30 July — August 3 2014
On my second day in Munich, I went to Schloss Nymphenburg (Castle of the Nymph). The palace was also the birth place of King Ludwig II of Bavaria.
From my hotel, I took a subway to Laim station. The Germans have so much faith in their citizen. There is no ‘gate’ to the subway station and anyone can just enter the subway without buying a ticket. However, if you don’t have your ticket validated, the conductor may fine you.
It is about 50-90 seconds from station to station, making the journey really fast.
Left: Subway Station
Right: Opposite the bus stop, Liam Bf.
After getting off at Laim Station, walk through a tunnel filled with bicycles and cross over to take the bus to “Schloss Nymphenburg”. I believe all buses goes to the palace: 51, 151, 168. I had trouble with taking the bus since I’ve got no idea how to purchase a ticket or get my ticket validated.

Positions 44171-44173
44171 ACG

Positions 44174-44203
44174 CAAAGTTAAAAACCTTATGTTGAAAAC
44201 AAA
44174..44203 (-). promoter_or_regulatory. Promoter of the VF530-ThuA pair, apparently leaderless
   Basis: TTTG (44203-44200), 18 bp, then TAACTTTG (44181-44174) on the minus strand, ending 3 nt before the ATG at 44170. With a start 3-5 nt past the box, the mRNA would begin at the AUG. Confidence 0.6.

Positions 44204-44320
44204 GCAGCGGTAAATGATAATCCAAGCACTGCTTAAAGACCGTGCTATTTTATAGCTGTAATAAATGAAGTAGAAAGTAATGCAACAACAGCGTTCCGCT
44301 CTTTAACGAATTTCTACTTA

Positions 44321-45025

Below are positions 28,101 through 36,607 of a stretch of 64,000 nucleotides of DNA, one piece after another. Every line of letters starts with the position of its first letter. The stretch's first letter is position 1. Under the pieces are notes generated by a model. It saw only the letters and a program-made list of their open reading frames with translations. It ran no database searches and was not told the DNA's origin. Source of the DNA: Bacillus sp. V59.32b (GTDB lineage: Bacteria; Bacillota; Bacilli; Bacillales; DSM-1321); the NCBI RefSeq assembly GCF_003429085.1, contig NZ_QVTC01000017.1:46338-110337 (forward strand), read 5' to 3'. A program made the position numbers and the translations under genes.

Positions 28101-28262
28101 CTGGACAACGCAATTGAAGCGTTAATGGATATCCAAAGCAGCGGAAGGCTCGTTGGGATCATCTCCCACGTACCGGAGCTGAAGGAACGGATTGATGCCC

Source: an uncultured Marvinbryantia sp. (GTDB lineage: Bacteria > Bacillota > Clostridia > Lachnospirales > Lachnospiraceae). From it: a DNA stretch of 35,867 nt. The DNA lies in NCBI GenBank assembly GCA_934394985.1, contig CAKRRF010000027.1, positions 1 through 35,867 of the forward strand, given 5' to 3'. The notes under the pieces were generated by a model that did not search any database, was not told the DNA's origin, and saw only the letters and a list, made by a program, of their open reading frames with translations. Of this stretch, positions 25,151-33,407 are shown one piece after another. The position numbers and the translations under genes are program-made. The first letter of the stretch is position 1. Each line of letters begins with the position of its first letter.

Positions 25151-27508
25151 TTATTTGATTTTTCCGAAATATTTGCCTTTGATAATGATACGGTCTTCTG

Left: Bus Stop information at ‘Liam Bf’.
Right: Newspaper stands at ‘Liam Bf’ bus stop.
It took about 15 minutes from Laim Bf. to Schloss Nymphenburg.
After getting off, you will see the ‘lake’ leading to the palace. Incredibly picturesque. There were children feeding the ducks by the lake which was both beautiful and adorable.
It is €11.50 for a combination ticket to Nymphenburg Palace as well as the other garden pavilions. If you don’t intend to go to the pavilions, admission charges for the park is free. You can purchase the ticket as well as other memorabilia at Nymphenburg Palace’s lobby.
If you intend to visit the various pavilions, please download this map of the park (click here) because it will set you back €2 to get a map of the place which is really not worth the money.
Steinerer Saal or Stone Hall is located in the central pavilion. They don’t allow DSLR or cameras, bag packs or food into the pavilion. I was quite pissed off by the security guard because he didn’t allow me to bring my small bag pack and DSLR because there were other ladies carrying their huge sling bags. He even asked where I was from. Discrimination?